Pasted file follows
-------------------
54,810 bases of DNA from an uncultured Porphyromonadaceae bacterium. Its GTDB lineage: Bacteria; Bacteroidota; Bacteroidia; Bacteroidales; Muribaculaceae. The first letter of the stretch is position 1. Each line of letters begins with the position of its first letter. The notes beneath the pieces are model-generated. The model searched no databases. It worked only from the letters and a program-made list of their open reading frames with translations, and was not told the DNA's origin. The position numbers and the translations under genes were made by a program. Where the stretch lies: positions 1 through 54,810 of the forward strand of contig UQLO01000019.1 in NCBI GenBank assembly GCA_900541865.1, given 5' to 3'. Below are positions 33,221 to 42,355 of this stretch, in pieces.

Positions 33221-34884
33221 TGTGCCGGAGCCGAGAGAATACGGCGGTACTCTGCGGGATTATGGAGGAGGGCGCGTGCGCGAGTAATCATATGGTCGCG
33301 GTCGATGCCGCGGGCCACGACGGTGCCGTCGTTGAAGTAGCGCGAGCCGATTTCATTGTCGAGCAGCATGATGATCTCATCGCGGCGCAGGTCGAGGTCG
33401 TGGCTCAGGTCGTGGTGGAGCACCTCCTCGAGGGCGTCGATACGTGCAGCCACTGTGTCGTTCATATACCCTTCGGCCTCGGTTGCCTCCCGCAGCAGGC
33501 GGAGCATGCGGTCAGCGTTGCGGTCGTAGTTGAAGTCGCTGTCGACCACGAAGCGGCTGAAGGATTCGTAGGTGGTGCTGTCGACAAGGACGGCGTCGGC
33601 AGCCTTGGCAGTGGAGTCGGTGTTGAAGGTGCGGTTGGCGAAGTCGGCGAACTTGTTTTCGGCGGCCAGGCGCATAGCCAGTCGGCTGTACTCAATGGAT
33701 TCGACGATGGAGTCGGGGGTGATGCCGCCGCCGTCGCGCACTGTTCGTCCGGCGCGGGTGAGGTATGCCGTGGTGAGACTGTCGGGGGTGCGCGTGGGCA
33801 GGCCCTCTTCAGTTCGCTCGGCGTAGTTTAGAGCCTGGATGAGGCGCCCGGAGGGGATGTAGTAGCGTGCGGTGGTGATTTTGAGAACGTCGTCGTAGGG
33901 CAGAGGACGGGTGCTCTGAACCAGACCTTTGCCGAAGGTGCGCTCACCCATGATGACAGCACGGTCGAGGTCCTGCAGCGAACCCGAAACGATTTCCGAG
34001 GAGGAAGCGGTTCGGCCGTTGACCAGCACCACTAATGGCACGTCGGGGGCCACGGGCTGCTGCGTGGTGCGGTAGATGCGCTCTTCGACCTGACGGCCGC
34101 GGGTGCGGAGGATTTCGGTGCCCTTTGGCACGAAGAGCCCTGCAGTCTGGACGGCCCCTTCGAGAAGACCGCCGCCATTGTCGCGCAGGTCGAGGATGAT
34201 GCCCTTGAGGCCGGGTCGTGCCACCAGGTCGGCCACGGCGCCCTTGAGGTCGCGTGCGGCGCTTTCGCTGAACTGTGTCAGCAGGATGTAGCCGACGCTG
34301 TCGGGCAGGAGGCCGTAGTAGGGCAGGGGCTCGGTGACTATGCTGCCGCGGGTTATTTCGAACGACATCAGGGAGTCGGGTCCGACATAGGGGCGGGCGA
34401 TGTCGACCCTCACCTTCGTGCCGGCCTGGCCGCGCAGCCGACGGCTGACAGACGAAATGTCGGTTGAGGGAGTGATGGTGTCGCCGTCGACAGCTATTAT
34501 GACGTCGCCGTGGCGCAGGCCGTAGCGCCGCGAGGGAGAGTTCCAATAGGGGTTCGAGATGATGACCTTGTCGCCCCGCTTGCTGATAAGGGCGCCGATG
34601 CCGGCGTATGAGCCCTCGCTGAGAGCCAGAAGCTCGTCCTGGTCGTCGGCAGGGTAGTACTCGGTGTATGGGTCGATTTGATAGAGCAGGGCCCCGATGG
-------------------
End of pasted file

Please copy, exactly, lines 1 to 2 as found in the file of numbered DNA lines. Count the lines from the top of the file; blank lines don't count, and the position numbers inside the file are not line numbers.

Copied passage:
54,810 bases of DNA from an uncultured Porphyromonadaceae bacterium. Its GTDB lineage: Bacteria; Bacteroidota; Bacteroidia; Bacteroidales; Muribaculaceae. The first letter of the stretch is position 1. Each line of letters begins with the position of its first letter. The notes beneath the pieces are model-generated. The model searched no databases. It worked only from the letters and a program-made list of their open reading frames with translations, and was not told the DNA's origin. The position numbers and the translations under genes were made by a program. Where the stretch lies: positions 1 through 54,810 of the forward strand of contig UQLO01000019.1 in NCBI GenBank assembly GCA_900541865.1, given 5' to 3'. Below are positions 33,221 to 42,355 of this stretch, in pieces.

Positions 33221-34884